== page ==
Interpretations:Lesson 16

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Apparently, "none of this happened" because there were no photographs taken to PROVE that it happened. Very barbaric and disturbing, when you think about what is happening.--tehbagel 18:17, 29 Mar 2006 (CST)

To me it sounds like Flans just says a bunch of gibberish, then Linnell takes it and builds it into a big weird story, like a sort of improvisation game from "Whose Line Is It Anyway?". -Lars

I'm 95% sure Linnell plays both parts. It's a twisted parody of a "learn a language" tape, only the foreign person is telling the story of how he killed the listener's father, while the English translator repeats everything in English without even paying attention to what he's translating. It's pretty damn funny. -CapitalQtalk ♪ 20:04, 30 Mar 2006 (CST)
It doesn't really seem like gibberish to me. It does seem that Linnell thought about the grammar and sentence structure of this beforehand. I'm trying to puzzle it out.
Yeah, you can tell from the repeating words and ones that sound similar to their translation. Linnell either had it all written first, or he's just insanely good at improvisation. -CapitalQtalk ♪ 14:19, 16 Apr 2006 (CDT)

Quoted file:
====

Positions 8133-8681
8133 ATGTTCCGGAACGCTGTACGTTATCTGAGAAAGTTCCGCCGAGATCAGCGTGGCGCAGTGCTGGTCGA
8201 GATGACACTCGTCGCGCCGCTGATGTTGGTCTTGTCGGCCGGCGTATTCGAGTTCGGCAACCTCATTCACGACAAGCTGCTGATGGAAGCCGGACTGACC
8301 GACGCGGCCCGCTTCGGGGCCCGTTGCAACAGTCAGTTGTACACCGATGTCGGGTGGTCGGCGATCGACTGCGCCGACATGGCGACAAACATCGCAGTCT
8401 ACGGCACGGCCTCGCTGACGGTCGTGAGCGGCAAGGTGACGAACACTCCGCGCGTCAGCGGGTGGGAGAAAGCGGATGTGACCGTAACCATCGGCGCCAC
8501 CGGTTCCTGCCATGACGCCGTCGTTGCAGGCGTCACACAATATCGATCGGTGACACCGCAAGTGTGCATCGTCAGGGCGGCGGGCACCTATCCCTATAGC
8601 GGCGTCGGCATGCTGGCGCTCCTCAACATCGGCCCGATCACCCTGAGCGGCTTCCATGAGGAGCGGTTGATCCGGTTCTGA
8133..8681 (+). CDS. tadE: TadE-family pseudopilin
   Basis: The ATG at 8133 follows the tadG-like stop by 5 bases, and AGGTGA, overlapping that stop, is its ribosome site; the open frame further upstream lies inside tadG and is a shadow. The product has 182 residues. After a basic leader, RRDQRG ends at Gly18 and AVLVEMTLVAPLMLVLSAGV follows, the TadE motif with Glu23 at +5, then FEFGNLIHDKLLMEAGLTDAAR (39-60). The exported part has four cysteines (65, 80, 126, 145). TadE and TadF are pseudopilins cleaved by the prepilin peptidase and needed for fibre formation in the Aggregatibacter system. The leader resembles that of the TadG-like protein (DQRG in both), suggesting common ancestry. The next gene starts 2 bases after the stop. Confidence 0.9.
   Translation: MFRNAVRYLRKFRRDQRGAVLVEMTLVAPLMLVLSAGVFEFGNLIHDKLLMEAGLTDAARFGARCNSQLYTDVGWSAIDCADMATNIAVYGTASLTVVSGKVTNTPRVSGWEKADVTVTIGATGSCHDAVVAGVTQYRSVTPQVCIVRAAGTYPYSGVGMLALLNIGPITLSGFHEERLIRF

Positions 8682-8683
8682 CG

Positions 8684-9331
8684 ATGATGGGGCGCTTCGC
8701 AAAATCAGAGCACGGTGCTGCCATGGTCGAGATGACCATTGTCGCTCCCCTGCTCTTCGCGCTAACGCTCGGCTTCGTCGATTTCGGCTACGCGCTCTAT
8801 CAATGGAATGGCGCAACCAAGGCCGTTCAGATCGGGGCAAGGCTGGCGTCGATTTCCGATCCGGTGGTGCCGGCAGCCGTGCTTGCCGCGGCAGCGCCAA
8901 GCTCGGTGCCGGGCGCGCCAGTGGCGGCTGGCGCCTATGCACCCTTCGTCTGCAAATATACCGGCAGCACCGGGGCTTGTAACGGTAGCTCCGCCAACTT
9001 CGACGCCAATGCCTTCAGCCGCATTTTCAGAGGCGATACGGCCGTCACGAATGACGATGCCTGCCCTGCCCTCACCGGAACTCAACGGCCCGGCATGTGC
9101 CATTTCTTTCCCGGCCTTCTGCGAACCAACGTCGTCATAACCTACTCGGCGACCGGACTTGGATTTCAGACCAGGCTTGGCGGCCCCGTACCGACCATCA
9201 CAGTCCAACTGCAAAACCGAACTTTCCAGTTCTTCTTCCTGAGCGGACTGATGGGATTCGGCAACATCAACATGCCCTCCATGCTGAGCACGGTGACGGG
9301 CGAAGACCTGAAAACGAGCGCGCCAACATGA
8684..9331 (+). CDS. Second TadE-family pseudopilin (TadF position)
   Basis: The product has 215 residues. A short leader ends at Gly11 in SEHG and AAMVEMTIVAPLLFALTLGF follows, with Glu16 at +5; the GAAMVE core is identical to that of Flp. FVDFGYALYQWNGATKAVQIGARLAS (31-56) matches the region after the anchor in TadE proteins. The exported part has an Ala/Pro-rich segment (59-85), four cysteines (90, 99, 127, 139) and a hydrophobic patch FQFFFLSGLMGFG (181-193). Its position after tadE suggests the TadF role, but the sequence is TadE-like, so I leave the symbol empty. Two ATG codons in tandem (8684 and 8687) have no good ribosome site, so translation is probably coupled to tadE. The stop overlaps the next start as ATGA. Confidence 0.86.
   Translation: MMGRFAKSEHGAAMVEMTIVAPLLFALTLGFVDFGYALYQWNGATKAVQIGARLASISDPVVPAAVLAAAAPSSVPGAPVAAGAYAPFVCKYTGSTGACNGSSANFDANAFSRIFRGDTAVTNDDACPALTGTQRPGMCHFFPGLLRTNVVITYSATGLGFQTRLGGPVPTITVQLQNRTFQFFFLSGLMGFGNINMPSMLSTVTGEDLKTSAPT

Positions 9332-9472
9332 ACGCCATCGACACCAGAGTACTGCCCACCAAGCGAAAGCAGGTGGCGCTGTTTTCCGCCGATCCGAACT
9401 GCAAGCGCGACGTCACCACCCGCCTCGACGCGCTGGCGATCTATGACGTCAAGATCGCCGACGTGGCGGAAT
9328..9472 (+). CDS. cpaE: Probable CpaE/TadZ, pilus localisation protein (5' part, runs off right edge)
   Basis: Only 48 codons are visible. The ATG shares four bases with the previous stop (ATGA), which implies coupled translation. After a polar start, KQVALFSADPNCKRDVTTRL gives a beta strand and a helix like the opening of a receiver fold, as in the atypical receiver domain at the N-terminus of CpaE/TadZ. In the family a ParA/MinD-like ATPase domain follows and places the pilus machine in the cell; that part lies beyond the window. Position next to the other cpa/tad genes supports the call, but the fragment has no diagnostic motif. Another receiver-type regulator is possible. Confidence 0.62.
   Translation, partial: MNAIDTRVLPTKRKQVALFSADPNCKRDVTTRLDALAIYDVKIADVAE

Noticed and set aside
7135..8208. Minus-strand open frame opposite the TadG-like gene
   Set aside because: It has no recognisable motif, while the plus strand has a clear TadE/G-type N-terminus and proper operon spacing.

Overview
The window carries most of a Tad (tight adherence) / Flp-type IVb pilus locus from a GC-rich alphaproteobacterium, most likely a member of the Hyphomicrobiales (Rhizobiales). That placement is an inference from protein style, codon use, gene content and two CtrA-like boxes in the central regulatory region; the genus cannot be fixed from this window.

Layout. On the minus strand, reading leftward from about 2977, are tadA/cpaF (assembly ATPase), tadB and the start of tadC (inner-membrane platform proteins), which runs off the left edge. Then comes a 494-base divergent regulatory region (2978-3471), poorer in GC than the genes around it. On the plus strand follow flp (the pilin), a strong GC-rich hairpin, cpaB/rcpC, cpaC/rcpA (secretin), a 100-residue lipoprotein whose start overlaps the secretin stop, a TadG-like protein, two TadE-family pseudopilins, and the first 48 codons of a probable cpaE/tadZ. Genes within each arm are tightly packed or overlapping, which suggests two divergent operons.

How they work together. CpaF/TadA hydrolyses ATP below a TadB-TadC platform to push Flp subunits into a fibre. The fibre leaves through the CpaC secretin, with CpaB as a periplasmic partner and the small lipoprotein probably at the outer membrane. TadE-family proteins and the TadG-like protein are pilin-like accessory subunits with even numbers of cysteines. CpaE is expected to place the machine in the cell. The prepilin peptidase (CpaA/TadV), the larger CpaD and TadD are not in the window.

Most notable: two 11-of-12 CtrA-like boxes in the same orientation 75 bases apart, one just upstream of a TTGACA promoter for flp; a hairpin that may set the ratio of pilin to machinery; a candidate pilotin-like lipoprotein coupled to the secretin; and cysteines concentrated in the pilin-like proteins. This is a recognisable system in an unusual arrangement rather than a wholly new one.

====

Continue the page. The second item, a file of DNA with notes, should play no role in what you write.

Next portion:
I don't think this was off the cuff - I think this was worked out in advance -

1. It has a vocabulary that is largely internally consistent. The words translated in the first few lines of speak-n-translate retain their meaning throughout. E.g., Fehyozen = father; khoss = you, your; Mehyoodna = mother; gham = real, actual, really

2. OVS, SVO. Sentences are built one of two ways that I can detect, one with the object of the action first, e.g., "Fehyozen jeedt" = "I killed your father." That sentence reads basically, "Father killed (I)" and is O-V-S, object verb subject, which is a legitimate sentence structure. Other sentences are in normal English subject-verb-object structure, S-V-O, "Mehyoodnat khoss dham hutcht knak khuhplovha" = "Mother of you do/make vacation together." In both sentences, the word "I" is understood, which is a legitimate construction, as is the absence in the entire text of the verb "to be." Russian, for instance, omits direct use of "to be."

3. Possessives are indicated the same object-first way, with the object of the possession first with a final "t" added, and the possessor following, which you see in several human languages. Mehyoodnat khoss = Mother of you = your mother German and English contain constructions of possessives that are object first, with letter "s" added to indicate which word is the possessor.

4. Nouns are followed by their adjectives, as in Romance languages.

And so on. I don't think the fella spent _hours_ getting it just right, but there was an attempt to make it sound like a real language, and not babbling. Christina Miller, 2006